by DavidKM

Prince of Autumn

We hurry up the street, Her hand firm in mine,

Shift molded to Her flesh, raven hair like a banner,

Leaves awhirl under a sky gray as slate,

And a chill wind pushing us crosswise.

She coughs, stumbles, dragging on my arm.

“I’m fine,” She whispers hoarsely,

Picking Herself up off the worn stones.

I tug Her past the old courthouse and its accusing clock.

The house is but four blocks away,

Yet She is tired, the hill steep, the hour late.

Clouds stream, a savage coverlet

for the dead October sky.

Mrs. Smith’s terrier stumbles to the gate, his bark weak,

His fur pale gray, his collar leached of its customary hue.

The butcher’s door is bleached nearly white.

She leans on my shoulder. We walk more

and more slowly,

Yet I can feel Her shaking.

Always, it is so late before I see the signs:

A hesitation in Her breath,

a fading of summer’s blossoms,

The sun rises later, sets sooner, yields a cheerless light.

Sometimes I wonder if She knows, before I do.

Always, She waits for me to tell Her that we must be

Pilgrims again, as if She is reluctant to make the journey.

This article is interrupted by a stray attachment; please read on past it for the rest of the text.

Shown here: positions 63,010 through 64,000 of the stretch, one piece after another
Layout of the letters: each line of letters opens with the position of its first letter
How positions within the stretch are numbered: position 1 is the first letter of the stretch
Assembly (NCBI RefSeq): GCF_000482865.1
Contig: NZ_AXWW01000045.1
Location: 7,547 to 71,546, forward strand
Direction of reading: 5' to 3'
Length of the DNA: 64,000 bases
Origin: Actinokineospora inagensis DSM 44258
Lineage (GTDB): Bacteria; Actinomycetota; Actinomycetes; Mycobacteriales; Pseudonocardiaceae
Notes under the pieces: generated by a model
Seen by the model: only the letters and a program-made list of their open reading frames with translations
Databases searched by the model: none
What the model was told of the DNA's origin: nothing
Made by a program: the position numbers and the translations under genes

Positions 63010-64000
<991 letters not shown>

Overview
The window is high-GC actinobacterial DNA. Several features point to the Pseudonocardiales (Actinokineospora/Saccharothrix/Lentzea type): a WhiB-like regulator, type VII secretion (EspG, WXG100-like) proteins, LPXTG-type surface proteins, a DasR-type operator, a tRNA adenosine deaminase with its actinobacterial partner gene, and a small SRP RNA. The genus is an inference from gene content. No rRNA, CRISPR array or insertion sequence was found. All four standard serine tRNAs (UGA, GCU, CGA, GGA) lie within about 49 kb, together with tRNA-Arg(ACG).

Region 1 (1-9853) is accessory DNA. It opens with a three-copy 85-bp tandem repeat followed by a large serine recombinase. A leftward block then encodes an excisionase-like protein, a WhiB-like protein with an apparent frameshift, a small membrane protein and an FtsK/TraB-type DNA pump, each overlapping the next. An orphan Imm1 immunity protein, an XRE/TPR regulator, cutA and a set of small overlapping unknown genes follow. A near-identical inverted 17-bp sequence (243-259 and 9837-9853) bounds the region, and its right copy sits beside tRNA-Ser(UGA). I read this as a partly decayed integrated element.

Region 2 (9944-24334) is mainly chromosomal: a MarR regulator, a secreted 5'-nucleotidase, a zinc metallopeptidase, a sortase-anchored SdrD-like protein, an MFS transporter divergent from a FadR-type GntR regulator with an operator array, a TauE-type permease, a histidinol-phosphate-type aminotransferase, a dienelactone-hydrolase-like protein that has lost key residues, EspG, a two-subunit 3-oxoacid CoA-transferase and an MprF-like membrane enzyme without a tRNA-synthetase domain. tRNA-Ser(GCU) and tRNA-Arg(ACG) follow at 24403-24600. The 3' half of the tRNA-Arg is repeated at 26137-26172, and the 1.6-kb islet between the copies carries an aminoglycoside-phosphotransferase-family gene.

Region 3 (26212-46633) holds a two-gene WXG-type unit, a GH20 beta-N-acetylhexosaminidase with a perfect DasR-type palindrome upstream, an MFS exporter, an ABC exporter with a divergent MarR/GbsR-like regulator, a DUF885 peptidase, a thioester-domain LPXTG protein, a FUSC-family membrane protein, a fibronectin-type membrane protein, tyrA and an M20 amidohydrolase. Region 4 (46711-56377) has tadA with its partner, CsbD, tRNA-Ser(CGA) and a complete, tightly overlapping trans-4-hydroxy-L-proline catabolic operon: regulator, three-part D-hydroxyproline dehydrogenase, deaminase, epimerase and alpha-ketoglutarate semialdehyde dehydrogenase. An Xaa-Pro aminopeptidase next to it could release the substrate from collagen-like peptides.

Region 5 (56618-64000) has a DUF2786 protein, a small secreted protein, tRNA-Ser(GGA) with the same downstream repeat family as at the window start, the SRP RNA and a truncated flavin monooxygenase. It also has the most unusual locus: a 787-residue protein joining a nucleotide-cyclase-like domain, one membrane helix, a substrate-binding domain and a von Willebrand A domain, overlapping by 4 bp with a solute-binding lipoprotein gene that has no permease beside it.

The gate, corroded iron has become a poisonous gray,

Retaining but a vestige of hematitic orange.

She is already too weak to shoot the bolt,

Her hand in mine is wrinkled and trembling.

The grass is sere, the house gray and porous.

She is wheezing, leaning Her head on my shoulder.

I carry Her now,

Into the crumbling ruin, down the rotten stair,

Through the mouth of her devastated Chamber.

I lay Her on the ancient Altar

About which the house was built.

Skeletal fingers curl slightly into mine,

She smiles, ivory hair mantling polished obsidian.

I hear a crash in the halls above and dust sifts down:

We have never come so late to this place.

Here, standing on the bare earth,

I bring forth that which

I have hoarded all the ripe green year.

With my one free hand I gently tilt Her head,

Put my wet wrist to Her withered lips.

What She has given I now gladly return.

She will nurture me through the long cold dark,

And at winter’s end I will spring up with Her new grass.



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